Australia, Canada, New Zealand, Britain and the United States said in a joint statement on Sunday that they were “gravely concerned” by the disqualification of candidates and the security law.
On Friday, the Trump administration placed sanctions on Carrie Lam, Hong Kong’s chief executive, and 10 other senior officials over their roles in suppressing dissent. China retaliated on Monday by sanctioning 11 American nonprofit leaders and lawmakers, including Senators Marco Rubio and Ted Cruz.
Mr. Lai, 72, was born in the mainland city of Guangzhou and worked his way up through Hong Kong’s textile industry to build the Giordano clothing brand. He embraced democracy and publishing after the 1989 crackdown on pro-democracy protests around Tiananmen Square in Beijing, but had to sell his clothing business when the Chinese authorities retaliated against its mainland outlets.
Mr. Lai is often denounced by Chinese officials and pro-Beijing news outlets, who have called him one of the leading forces behind the large antigovernment protests in Hong Kong.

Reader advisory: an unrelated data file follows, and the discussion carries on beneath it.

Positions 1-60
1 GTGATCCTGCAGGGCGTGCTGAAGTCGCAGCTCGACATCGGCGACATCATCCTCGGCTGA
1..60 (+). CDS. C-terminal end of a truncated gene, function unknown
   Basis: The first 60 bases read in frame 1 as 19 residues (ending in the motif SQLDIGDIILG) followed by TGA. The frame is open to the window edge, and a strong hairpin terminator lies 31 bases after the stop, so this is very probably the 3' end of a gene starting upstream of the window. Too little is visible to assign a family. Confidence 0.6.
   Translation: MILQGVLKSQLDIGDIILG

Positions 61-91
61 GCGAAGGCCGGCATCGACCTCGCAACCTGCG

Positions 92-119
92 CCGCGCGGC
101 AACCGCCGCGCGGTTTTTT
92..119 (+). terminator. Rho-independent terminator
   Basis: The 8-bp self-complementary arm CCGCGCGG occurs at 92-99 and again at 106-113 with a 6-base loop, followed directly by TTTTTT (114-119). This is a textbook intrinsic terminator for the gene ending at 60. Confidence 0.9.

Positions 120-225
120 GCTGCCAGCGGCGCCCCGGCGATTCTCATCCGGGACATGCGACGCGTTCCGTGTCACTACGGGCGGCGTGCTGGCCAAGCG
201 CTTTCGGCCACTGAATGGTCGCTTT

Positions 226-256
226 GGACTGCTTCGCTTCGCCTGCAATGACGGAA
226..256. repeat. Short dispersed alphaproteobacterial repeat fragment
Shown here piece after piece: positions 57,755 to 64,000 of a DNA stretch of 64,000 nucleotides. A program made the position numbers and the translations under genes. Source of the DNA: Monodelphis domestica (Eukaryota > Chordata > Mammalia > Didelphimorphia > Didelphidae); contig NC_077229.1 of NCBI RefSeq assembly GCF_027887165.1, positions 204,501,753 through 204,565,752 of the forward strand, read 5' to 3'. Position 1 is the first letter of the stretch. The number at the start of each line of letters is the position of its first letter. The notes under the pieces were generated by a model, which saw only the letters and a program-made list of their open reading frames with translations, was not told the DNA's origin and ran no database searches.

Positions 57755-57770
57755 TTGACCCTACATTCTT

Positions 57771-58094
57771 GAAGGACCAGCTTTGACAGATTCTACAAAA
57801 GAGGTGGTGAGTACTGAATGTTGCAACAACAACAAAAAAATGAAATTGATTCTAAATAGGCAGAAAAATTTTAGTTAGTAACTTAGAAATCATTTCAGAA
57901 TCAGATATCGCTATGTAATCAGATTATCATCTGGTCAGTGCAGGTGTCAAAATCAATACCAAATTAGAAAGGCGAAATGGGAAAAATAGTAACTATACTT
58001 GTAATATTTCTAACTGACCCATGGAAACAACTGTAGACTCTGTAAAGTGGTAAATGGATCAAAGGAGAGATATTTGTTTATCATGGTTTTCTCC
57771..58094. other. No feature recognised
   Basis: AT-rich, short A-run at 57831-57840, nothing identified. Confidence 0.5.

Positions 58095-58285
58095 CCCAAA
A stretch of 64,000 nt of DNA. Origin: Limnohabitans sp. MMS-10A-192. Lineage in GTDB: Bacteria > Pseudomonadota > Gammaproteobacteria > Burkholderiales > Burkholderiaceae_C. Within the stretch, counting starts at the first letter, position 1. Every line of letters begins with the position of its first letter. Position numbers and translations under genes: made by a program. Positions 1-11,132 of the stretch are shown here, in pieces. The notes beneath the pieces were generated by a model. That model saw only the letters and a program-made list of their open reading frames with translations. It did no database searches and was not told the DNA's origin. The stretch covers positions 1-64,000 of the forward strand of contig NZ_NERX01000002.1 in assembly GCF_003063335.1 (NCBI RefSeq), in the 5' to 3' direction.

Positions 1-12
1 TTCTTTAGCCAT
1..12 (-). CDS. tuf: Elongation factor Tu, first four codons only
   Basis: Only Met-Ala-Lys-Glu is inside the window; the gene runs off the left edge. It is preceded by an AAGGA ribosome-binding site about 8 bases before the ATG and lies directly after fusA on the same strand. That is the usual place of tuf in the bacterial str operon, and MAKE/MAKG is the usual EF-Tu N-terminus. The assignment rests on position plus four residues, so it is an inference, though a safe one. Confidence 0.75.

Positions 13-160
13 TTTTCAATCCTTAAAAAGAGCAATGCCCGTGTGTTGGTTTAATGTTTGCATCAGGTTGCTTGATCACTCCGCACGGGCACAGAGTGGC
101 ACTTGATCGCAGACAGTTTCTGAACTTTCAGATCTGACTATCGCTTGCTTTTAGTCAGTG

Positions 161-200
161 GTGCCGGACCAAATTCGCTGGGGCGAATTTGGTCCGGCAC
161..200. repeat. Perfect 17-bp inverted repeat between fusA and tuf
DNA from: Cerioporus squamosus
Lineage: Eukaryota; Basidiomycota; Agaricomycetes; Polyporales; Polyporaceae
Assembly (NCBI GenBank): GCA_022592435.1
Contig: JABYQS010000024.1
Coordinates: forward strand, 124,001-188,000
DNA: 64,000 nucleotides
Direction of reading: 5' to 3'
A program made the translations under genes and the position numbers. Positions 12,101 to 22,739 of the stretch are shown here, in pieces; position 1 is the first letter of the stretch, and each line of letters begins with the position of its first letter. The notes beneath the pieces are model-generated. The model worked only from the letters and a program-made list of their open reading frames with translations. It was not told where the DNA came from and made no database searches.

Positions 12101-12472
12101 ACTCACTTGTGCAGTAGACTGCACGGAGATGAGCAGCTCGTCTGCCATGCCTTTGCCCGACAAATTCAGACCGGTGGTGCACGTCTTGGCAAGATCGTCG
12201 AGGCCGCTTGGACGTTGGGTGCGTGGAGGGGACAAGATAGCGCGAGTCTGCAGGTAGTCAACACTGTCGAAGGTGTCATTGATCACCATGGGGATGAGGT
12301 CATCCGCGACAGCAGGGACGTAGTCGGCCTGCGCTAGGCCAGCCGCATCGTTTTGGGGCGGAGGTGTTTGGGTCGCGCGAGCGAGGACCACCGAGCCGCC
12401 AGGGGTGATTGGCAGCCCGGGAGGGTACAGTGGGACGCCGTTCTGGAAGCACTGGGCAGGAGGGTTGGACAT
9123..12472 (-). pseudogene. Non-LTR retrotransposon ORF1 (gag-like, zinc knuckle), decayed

Apple Daily is a fiercely pro-democracy newspaper that regularly criticizes the Hong Kong government and the Chinese leadership. It gives extensive coverage in print and online to the protest movement, and runs front page headlines reminding readers of when to take to the streets.
The newspaper reported Monday that the police had accused Mr. Lai of collusion with a foreign country or external elements, a vaguely defined crime under the national security law.
Mark Simon, a senior executive with Next Digital, said that Mr. Lai’s two sons, in addition to facing national security charges, were also being investigated for unspecified violations of corporate law. Given the lack of involvement by Mr. Lai’s sons in Next Digital, the police actions suggested that the authorities were investigating Mr. Lai’s private investments.
The police said in a statement on Facebook that officers had entered a building in Tseung Kwan O, the location of Apple Daily’s headquarters, with a search warrant in order to investigate national security offenses. An Apple Daily reporter who was narrating a livestream video said that police officers had loaded bags of documents taken from the building onto a truck.